Every manufacturer wants to control costs and waste while maximizing their productivity and profits. That said, many businesses are willing to accept a reasonable level of efficiency because they believe that the time, effort, and cost involved in making comparatively small improvements would outweigh the gains. In the past, this was an entirely valid concern, but the advent of digital technology for manufacturing means you no longer have to settle.
When we talk about production efficiency, we really mean the point a manufacturer reaches when there seems to be no more room for improvement.
Let’s say that in your first year, you boost efficiency in your facility by 40%. That’s an impressive leap, but almost impossible to replicate. Once you’ve made dramatic improvements, it will be much harder to identify simple, practical strategies that have the same impact.
The closer you get to a perfect process, the more difficult it will be to make incremental changes. It’s easier to jump from, say, 50% to 70% maximum efficiency with a single action than it is to push that number from 97% to 98%. A sharp leap may be caused by upgrading underperforming machinery or redesigning a production line to reduce unnecessary delays and bottlenecks.
In these cases, the downtime or capital investment is often worth it because the rewards are so huge. It’s much harder to justify costly or extensive changes that will deliver only a percentage point or two in efficiency—no matter how frustrating this may be, or how great the benefits this would deliver over a long period of time.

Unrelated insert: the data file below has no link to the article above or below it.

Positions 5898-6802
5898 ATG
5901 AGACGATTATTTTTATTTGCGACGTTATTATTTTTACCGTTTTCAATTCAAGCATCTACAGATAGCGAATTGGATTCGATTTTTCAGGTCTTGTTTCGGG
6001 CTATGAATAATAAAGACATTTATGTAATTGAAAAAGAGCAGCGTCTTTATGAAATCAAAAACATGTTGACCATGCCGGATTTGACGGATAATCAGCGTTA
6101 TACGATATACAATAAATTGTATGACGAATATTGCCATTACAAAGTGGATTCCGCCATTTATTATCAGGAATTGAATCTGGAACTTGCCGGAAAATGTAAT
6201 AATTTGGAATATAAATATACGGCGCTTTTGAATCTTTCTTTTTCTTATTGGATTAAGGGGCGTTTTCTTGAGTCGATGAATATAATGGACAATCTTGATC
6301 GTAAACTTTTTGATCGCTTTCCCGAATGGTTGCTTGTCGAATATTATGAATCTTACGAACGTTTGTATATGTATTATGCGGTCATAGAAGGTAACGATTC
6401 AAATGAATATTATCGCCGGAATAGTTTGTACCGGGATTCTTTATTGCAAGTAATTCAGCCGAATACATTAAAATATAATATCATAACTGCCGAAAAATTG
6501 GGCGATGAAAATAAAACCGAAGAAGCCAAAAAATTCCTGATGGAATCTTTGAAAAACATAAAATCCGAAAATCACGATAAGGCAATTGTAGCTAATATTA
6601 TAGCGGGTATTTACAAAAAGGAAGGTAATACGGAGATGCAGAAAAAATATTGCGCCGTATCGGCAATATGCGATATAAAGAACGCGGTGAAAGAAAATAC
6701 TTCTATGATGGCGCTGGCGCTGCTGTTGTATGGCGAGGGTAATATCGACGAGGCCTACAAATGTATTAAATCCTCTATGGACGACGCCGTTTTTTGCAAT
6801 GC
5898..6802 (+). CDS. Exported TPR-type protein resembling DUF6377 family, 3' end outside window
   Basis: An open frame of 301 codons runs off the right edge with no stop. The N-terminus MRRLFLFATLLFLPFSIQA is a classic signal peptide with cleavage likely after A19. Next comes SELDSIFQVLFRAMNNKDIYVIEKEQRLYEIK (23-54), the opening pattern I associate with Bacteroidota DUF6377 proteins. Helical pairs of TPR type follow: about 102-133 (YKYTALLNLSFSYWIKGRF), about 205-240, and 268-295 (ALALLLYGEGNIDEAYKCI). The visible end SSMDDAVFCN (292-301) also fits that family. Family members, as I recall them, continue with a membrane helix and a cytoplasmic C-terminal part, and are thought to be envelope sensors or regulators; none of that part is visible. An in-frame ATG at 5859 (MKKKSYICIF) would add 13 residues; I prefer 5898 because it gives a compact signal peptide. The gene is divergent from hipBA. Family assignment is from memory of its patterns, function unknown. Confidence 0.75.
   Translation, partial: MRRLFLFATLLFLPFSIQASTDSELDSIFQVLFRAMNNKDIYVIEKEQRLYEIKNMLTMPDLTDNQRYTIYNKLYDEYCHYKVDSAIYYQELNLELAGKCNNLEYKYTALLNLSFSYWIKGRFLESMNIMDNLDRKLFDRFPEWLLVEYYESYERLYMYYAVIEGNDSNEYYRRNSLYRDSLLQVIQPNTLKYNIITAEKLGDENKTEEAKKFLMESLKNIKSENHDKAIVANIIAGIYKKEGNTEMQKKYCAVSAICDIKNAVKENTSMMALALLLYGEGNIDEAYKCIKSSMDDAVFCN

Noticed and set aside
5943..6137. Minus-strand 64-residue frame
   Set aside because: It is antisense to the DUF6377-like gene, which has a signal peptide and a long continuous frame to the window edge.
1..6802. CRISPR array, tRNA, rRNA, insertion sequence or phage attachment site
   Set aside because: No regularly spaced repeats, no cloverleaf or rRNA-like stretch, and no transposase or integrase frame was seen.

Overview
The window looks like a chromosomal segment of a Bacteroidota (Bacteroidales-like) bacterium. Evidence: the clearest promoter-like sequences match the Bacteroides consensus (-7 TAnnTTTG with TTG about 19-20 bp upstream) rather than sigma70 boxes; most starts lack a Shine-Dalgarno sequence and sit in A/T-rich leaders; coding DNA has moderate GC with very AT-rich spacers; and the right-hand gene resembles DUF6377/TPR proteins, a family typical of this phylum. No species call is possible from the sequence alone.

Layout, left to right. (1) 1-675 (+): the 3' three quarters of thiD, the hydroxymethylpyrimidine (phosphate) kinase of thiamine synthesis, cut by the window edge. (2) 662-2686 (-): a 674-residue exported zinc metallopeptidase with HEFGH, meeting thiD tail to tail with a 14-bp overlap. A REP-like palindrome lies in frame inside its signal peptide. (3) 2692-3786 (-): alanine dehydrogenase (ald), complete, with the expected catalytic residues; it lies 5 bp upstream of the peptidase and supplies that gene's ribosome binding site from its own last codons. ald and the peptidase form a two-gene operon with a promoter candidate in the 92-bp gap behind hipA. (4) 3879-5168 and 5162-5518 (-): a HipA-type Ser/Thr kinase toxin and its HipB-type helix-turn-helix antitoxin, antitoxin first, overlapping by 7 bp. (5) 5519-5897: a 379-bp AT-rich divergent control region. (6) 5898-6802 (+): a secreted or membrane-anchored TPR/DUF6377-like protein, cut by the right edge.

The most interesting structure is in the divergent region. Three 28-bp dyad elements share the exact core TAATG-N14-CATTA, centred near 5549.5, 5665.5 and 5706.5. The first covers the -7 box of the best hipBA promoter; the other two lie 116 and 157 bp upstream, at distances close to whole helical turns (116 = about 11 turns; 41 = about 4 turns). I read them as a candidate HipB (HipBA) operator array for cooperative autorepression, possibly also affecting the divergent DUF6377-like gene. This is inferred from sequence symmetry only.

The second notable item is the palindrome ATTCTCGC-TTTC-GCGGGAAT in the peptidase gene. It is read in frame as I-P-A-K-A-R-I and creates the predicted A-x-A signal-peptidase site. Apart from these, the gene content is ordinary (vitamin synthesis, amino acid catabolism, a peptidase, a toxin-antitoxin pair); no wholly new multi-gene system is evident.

One possible route for manufacturers looking to enhance their production efficiency when options for improvement are running low is to start cutting out some products or processes altogether. On paper, this can look like a quick win—if you reduce your portfolio to just a handful of products and focus on perfecting the processes involved in creating them, the chances are you will become more efficient.
From a “big picture” perspective, though, this often proves to be a short-sighted solution. Cutting out a perfectly successful and profitable product to achieve slightly better efficiency in your facility can weaken sales performance overall, making you more dependent on a narrower selection of products and markets. Unless one of your processes is really dragging you down, there’s no need to sacrifice the resilience of your business for the sake of marginal efficiency gains.
A far more effective strategy is to adopt new digital technologies that help you track performance on a granular level, identifying every tiny issue in the product lifecycle, as well as individual process trains on the factory floor. By giving you complete visibility over every stage, you can zoom in on small issues that have a knock-on effect on efficiency further along the chain. You can analyze exactly where things are going wrong and make precise tweaks.
In fact, with top-tier digital manufacturing technology, you can even model the effects of making small design changes or swapping out materials on the resulting prototype, helping you figure out the most efficient way of creating and compiling product components—and feeding these insights back into the loop. You can even manage supplier relationships directly through the platform, reducing friction and delays, while streamlining your entire production process.
Digital manufacturing is designed to address production efficiency; not only the big, dramatic wins you achieve when you first start to improve critical processes, but also—or even more so—the agonizing small details that seem so complex to improve. Pushing those final few percentiles towards maximum efficiency is extraordinarily resource-intensive, if not impossible, when you’re trying to achieve this manually. If you really want to work towards perfection, you’ll need to go digital.